Summer Work Experience Plus: Effectiveness of Adding a Guided Job Search Component to a Traditional Summer Work Experience on Future Employment Outcomes for Youth
The purpose of this project is to add a guided job-search component to an existing summer work experience program conducted by a vocational rehabilitation (VR) agency with youth in their local community, with the goal of improving job-search attitudes, behaviors, and outcomes for participating youth.
- Will participation in the guided job-search intervention result in increased job-search knowledge, job-search behavior, job-search self-efficacy, and perceived control over job outcomes for youth?
- Will any positive effects of participation in the guided job-search intervention on job-search knowledge, job-search behavior, job-search self-efficacy, and perceived control over job outcomes be maintained over time?
- Will guided job-search intervention participants have a greater number of (a) jobs applied for, (b) contacts with network to ask about jobs, (c) job interviews participated in, and (d) jobs obtained that are not VR or school sponsored compared to their peers who did not participate?
- Will guided job-search intervention participants be more likely to obtain employment after they complete their education?
- Are there differences in the effectiveness of the guided job-search intervention based on youth characteristics?
Many studies have found that high school work experience is predictive of obtaining employment later in life for youth with disabilities, including youth with B/VI. Unfortunately, youth with B/VI are less likely to obtain work experience while in high school and are less likely to be employed after leaving high school compared to the general youth population and youth with other types of disabilities. Perhaps because youth often do not obtain early paid work experiences, many VR and private agencies currently facilitate short work experiences for these youth. Our research indicates that these sponsored work experiences are not associated with later employment for this population and that it is more beneficial for youth to find jobs on their own.
This intervention efficacy project expands an existing summer work experience program administered by the Alabama Department of Rehabilitation Services (ADRS) by adding an innovative, research-based, guided job-search intervention. This five-day intervention includes both group sessions and individual activities. The curriculum is based on two existing job-search programs that have extensive evidence supporting their effectiveness. NRTC researchers expanded this curriculum to include additional content for youth with B/VI in areas such as nonverbal communication, disclosing a visual impairment to an employer, and identifying accommodations for jobs. The intervention was implemented by the ADRS, and the NRTC provided the curriculum, materials, one day of in-person training for the trainers, and support. A quasi-experimental, repeated-measures design will be used to evaluate the job-search intervention. A comparison group participated in the existing six-week summer work experience program, while an intervention group received the guided job-search intervention prior to participating in the regular program. Participants in both groups will complete a pretest and three posttests, which measure job-search knowledge, job-search behaviors, self-efficacy, perceived control over job-search outcomes, and job attainment. The project was implemented with youth who signed up for the summer work experience program during the summers of 2016 and 2017.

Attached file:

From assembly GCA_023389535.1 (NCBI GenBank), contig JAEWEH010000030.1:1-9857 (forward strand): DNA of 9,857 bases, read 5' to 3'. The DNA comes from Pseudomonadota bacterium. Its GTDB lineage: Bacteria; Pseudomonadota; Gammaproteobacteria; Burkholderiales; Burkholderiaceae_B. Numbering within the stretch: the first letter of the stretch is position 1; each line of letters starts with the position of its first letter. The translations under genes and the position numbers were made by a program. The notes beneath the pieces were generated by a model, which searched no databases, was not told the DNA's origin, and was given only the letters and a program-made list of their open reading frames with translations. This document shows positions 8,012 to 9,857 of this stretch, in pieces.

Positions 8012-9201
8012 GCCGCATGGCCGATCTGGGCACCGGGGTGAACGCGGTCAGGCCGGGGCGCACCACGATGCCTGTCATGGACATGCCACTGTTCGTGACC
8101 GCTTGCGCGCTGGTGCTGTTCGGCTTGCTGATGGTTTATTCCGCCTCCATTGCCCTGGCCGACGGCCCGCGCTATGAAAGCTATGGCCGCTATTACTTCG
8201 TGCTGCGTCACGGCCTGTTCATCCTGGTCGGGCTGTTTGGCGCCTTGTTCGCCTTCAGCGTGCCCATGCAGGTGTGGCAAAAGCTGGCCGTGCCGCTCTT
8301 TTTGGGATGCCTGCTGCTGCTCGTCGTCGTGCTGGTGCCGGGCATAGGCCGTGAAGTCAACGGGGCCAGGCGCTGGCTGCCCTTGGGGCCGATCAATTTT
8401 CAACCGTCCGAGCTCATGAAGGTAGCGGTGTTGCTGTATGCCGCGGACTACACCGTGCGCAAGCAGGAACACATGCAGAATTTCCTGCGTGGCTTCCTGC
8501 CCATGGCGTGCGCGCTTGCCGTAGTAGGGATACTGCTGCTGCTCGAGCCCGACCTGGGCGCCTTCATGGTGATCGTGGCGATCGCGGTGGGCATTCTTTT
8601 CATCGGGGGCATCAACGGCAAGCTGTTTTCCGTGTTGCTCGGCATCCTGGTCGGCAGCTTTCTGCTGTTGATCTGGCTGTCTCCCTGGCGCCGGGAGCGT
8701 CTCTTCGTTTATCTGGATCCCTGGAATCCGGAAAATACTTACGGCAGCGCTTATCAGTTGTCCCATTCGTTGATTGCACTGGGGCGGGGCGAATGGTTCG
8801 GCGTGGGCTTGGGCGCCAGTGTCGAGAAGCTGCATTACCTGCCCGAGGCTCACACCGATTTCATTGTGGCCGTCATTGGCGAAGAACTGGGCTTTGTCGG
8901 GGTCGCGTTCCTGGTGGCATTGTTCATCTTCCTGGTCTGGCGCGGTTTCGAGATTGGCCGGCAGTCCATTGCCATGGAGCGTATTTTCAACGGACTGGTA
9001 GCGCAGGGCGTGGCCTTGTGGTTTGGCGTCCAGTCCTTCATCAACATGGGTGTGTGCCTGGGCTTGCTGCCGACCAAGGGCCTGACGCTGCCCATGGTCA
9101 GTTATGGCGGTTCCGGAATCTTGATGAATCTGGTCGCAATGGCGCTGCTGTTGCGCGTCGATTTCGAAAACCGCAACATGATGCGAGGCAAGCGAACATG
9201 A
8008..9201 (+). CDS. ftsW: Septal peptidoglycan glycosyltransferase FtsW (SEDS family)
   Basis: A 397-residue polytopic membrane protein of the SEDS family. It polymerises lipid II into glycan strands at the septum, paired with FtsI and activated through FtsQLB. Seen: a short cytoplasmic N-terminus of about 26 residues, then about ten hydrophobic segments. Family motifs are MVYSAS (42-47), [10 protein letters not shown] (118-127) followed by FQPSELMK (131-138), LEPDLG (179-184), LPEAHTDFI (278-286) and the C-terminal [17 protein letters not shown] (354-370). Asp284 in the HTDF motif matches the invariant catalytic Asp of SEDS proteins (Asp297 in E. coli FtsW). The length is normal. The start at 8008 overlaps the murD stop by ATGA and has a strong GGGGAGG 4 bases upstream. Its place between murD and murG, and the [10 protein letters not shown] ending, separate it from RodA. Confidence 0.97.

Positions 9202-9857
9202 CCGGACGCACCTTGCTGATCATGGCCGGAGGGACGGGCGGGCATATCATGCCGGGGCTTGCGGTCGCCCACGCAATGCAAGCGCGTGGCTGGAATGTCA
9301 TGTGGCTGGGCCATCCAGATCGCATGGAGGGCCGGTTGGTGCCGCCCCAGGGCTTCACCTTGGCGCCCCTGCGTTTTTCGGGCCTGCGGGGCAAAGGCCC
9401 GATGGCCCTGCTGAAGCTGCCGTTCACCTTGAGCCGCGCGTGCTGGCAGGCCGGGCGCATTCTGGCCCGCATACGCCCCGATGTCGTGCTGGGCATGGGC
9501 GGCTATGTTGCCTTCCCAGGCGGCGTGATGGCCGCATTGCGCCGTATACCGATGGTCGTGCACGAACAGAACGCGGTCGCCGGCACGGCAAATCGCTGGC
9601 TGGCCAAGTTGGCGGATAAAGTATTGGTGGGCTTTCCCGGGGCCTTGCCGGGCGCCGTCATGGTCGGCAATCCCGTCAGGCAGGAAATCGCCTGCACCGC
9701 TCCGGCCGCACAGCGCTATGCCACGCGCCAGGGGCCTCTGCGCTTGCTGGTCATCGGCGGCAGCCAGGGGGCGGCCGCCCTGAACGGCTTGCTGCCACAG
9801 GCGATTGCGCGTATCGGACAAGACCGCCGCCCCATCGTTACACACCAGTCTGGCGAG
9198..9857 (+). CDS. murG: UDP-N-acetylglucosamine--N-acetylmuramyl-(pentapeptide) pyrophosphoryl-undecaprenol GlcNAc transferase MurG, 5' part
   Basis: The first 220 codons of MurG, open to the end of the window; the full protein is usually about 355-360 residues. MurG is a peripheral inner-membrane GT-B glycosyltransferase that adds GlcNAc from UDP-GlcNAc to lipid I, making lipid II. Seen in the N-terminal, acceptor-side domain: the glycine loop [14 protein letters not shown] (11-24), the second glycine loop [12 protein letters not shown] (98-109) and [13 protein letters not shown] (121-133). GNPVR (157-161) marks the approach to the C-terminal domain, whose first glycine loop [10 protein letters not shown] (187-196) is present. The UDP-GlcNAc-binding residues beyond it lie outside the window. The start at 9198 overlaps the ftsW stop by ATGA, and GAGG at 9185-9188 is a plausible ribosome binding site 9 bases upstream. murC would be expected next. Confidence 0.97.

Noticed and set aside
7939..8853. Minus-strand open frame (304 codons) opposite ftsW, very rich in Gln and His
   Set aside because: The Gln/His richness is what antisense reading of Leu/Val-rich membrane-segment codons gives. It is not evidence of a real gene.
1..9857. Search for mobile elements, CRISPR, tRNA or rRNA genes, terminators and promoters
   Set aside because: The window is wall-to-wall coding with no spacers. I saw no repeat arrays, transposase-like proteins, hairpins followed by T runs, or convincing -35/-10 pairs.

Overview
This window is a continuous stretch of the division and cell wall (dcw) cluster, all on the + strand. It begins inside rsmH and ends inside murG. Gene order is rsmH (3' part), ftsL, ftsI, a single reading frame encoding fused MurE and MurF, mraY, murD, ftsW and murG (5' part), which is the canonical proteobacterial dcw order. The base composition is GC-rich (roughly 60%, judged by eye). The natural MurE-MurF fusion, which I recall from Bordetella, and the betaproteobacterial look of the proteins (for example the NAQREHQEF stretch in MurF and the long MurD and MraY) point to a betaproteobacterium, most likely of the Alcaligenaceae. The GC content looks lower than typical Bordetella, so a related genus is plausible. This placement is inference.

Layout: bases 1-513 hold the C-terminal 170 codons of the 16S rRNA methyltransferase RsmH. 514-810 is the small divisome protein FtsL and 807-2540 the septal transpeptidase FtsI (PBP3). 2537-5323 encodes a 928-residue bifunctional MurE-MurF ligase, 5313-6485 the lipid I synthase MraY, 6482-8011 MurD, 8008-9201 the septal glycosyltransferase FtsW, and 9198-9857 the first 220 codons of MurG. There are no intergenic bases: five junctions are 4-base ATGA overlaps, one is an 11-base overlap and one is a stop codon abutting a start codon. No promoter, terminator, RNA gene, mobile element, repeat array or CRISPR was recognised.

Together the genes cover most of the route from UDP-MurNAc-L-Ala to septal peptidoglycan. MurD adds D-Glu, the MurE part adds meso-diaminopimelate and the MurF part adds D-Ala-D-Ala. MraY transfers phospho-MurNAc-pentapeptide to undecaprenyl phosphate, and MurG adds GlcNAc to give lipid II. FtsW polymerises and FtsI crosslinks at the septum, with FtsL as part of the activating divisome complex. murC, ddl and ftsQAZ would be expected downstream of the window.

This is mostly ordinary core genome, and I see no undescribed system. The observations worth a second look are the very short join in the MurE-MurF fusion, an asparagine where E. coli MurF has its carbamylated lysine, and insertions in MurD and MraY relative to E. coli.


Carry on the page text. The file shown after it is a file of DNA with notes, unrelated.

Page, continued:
Expected Outcomes and Benefits
This project will provide insight into effective curricula and programs VR agencies can use to improve job-search attitudes, behaviors, and outcomes for youth with B/VI.
Cmar, J. L., & McDonnall, M. C. (2018). Effectiveness of a job search training program for youth with visual impairments. Career Development and Transition for Exceptional Individuals. Advance online publication. doi:10.1177/2165143418792238.
Jennifer Cmar, email@example.com